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Wintertime extreme precipitation events along the Pacific Northwest coast: Climatology and synoptic evolution
Warner, M.D., C. Mass, and E.P. Salathé. 2012. Wintertime extreme precipitation events along the Pacific Northwest coast: Climatology and synoptic evolution. Monthly Weather Review 140: 2021-2043, doi:10.1175/MWR-D-11-00197.1.
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Extreme precipitation events impact the Pacific Northwest during winter months, causing flooding, landslides, extensive property damage, and loss of life. Outstanding questions about such events include whether there are a range of associated synoptic evolutions, whether such evolutions vary along the coast, and the associated rainfall duration and variability. To answer these questions, this study uses 60 years of National Climatic Data Center (NCDC) daily precipitation observations to identify the top 50 events in two-day precipitation at six coastal stations from northern California to northwest Washington. NCEP-NCAR reanalysis data were used to construct synoptic composite evolutions of these events for each coastal location.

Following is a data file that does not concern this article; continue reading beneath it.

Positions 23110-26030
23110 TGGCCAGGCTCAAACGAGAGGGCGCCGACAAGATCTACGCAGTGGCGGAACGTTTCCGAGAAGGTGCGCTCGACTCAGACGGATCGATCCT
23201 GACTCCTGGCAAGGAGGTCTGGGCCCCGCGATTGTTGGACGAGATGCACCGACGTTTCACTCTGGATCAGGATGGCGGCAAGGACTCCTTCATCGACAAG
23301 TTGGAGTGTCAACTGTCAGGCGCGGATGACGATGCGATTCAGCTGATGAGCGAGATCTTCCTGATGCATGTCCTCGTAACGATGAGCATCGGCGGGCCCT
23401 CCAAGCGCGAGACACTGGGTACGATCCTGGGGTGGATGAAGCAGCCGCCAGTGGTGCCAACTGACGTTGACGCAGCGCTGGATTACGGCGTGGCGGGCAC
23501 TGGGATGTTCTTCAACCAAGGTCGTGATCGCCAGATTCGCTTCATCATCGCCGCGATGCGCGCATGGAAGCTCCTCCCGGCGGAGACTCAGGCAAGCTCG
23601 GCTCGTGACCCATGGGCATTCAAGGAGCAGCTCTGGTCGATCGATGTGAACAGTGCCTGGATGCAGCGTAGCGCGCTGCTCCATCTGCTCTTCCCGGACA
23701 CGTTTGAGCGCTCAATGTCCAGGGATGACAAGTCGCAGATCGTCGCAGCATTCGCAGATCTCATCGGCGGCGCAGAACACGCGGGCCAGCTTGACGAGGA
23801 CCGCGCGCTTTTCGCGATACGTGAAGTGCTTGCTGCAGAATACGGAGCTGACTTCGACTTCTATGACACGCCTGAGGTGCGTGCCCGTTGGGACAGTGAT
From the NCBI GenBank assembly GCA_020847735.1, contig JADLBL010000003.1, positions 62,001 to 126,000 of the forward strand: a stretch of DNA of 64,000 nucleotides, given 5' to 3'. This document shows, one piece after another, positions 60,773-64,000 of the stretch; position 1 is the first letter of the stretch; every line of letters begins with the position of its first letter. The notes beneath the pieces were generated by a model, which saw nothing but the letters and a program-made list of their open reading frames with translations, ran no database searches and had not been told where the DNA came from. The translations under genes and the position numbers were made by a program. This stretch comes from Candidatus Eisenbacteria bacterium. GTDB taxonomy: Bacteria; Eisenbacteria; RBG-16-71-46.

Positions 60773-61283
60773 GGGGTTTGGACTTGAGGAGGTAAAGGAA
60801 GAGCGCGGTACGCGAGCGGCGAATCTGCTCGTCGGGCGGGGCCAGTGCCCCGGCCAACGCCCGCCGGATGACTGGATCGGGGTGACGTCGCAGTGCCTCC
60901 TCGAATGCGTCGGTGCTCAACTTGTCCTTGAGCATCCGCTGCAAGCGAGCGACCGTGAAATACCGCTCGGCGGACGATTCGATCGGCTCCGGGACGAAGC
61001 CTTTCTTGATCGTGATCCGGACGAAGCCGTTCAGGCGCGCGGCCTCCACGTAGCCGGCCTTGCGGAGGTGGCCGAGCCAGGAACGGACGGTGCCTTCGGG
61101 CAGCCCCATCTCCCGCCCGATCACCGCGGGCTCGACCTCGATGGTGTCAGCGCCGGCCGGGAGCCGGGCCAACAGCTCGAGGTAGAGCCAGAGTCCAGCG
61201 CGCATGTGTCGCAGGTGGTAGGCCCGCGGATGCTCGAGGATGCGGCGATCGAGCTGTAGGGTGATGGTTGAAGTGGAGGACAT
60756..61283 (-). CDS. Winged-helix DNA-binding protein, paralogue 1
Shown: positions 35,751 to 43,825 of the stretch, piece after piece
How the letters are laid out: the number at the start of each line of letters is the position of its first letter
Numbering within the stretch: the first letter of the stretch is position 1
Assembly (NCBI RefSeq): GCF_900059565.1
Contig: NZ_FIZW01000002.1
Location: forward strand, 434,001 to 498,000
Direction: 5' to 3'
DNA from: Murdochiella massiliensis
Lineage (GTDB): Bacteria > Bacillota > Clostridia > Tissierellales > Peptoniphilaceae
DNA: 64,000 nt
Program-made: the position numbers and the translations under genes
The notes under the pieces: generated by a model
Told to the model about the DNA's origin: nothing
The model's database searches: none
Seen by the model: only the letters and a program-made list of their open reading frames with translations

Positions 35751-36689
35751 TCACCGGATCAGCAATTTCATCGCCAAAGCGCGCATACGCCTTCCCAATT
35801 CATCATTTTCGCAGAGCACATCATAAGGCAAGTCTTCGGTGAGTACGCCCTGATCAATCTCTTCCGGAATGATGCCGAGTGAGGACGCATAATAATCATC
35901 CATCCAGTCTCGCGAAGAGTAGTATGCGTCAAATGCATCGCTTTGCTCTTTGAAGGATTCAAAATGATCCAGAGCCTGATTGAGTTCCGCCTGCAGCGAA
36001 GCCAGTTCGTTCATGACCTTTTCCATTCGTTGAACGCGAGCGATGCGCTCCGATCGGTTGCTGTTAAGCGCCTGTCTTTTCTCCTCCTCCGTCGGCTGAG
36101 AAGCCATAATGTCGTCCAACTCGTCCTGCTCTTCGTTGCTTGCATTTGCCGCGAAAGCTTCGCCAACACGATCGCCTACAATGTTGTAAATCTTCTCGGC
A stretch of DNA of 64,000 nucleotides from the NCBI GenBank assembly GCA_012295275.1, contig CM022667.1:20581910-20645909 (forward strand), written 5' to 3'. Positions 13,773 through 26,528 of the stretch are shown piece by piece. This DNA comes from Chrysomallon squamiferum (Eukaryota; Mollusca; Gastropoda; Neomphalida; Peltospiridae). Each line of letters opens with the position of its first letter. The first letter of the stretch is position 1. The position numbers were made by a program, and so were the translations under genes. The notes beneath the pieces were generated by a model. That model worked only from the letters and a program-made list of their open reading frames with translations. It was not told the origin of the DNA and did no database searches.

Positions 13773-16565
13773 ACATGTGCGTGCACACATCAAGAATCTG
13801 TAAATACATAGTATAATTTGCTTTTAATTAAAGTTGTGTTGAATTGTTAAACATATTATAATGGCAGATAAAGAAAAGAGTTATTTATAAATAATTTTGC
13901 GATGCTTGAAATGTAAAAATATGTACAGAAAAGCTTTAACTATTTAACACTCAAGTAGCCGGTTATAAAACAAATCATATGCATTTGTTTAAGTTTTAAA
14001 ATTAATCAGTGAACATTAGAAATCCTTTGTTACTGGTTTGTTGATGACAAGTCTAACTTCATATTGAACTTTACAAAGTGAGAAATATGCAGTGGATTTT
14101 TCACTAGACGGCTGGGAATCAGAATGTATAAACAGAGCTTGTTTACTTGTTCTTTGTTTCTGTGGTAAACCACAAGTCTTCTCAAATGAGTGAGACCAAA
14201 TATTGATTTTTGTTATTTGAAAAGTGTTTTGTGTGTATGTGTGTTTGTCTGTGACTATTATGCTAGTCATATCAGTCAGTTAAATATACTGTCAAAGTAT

Most regional flooding events are associated with precipitation periods of 24 h or less, and two-day precipitation totals identify nearly all major events. Precipitation areas of major events are generally narrow, roughly 200 km in width, and most are associated with atmospheric rivers. Composite evolutions indicate negative anomalies in sea level pressure and upper-level height in the central Pacific, high pressure anomalies over the southwest United States, large positive 850-hPa temperature anomalies along the coast and offshore, and enhanced precipitable water and integrated water vapor fluxes over southwest to northeast swaths. A small subset of extreme precipitation events over the southern portion of the domain is associated with a very different synoptic evolution: a sharp trough in northwesterly flow and post-cold-frontal convection. High precipitable water values are more frequent during the summer, but are not associated with heavy precipitation due to upper-level ridging over the eastern Pacific and weak onshore flow that limit upward vertical velocities.